Postnuptial agreements allow married couples to decide for themselves how their assets should be divided in the event of a divorce. These documents have always been popular in western states like California where strict community property laws give judges very little discretion. When divorcing couples in California cannot reach an agreement and no prenuptial or postnuptial agreement is in place, judges divide the marital assets equally.
For many California couples, January may be a time for new beginnings and new divorces. For a number of reasons, divorce attorneys and even Google searches back up the claim that the new year brings with it an increased number of divorce filings across the country. Even as overall divorce rates are on the decline, with the rates of dissolution in 2017 being 8% lower than they were one decade prior, every year, January shows an increased number of newly initiated proceedings. There are a number of reasons why people choose to divorce along with the turn of the year.
Spouses who are going through a divorce in California may want to do so with the help of a mediator. Mediation can be an effective way for individuals to express their needs in a timely and safe manner. Typically, it is a less expensive option than settling a divorce in court, and it can be a less traumatic option for any children a divorcing couple may have.
While both women and men in California may face challenges after a divorce related to finances and children, these challenges are more common for women. Women have three times the poverty rate that men do after a divorce and tend to suffer a loss in income while men's incomes often increase. On top of this, mothers are still more likely than fathers to get child custody, and this can leave them concerned about how they will support their children.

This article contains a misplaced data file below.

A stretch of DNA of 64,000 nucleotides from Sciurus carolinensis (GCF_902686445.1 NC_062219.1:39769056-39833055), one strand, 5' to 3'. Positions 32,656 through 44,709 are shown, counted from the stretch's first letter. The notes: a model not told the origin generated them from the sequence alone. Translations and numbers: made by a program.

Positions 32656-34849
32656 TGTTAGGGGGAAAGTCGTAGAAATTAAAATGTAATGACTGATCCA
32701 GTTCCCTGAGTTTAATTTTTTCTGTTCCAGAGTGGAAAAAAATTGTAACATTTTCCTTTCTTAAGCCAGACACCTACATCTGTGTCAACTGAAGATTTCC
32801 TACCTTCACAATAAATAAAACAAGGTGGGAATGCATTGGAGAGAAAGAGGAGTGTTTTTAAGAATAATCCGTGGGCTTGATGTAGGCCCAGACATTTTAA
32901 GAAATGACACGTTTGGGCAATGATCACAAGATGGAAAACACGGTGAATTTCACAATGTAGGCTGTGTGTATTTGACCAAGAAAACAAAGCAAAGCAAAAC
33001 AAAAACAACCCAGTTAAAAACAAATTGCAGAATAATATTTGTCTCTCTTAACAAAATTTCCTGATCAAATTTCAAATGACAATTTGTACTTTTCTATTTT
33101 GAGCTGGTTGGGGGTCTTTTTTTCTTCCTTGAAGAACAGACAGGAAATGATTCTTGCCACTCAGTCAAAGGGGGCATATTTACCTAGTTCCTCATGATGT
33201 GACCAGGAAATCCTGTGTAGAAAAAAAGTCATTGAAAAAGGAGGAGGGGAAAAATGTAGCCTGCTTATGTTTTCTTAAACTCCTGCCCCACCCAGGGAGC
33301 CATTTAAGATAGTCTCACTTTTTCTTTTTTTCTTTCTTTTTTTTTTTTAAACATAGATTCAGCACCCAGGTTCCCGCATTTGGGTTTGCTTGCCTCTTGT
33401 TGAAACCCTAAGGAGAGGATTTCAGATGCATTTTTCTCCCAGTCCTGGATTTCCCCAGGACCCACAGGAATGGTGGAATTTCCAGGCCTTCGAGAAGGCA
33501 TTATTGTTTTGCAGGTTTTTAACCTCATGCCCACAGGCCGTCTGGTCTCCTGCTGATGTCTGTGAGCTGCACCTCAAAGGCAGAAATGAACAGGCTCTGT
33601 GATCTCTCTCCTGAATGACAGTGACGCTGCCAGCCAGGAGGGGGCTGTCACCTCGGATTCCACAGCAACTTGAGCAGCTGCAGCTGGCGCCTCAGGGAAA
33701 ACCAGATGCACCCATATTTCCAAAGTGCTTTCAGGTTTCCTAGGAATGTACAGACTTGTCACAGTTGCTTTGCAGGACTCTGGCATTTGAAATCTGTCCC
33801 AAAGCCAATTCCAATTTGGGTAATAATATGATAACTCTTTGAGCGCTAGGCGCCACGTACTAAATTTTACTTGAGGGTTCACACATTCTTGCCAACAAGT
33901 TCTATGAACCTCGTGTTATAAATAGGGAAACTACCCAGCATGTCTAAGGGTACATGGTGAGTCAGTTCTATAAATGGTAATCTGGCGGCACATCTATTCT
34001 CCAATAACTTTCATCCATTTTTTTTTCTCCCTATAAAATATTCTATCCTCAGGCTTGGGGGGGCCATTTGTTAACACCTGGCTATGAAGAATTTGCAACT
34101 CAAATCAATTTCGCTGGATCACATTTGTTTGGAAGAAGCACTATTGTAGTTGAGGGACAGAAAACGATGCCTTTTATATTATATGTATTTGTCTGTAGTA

Child custody decisions in California and around the country are made based on the best interests of the child. There was a time when following this doctrine usually led to mothers being awarded primary custody. However, shared custody and co-parenting arrangements have now become more common. Family law judges have warmed to co-parenting because research has shown that children suffer less emotional trauma following a divorce when they can spend time with both of their parents, but making these arrangements work is sometimes extremely challenging.
There are many issues that must be navigated in a California divorce. One of the most common sources of disputes is determining what will become of the marital home. Understanding the complexities and addressing them can avoid conflict and help craft a resolution.
In the lead-up to the 2020 presidential election, people in California and across the country are debating tax policy, especially the level of taxation imposed on people in the highest tax bracket. At the same time, some wealthy people are considering options that would allow them to retain a greater share of their income. One of these potential options is "strategic divorce," which is when an otherwise happy couple divorces in order to take advantage of a taxation gap between the highest bracket at 37% for two single people paying separately as opposed to one married couple.
People in California who are getting a divorce and who share a team of financial professionals with a spouse might want to consider working with a new team. This may be particularly helpful for a person who is a dependent spouse since the professionals likely have their primary relationship with the higher-earning spouse.
Starting in 2019, California pet owners going through a divorce may have to do what's best for their animals when splitting. This is the gist of a new state law that gives judges the discretion of considering pets' best interests when determining who gets Fido or Fifi. Previously, pets were legally treated as physical property. Specifically, the law allows pet custody agreements to be based on the care and well-being of the pet or pets that jointly belong to separating couples. Animal rights supporters applaud the measure.
Even amicable divorces can be difficult on parents and children in California. All parties often experience real sadness and, in many cases, anger over the dissolution of a marriage. These emotions can surface during the holiday season, particularly during the first few years after a divorce.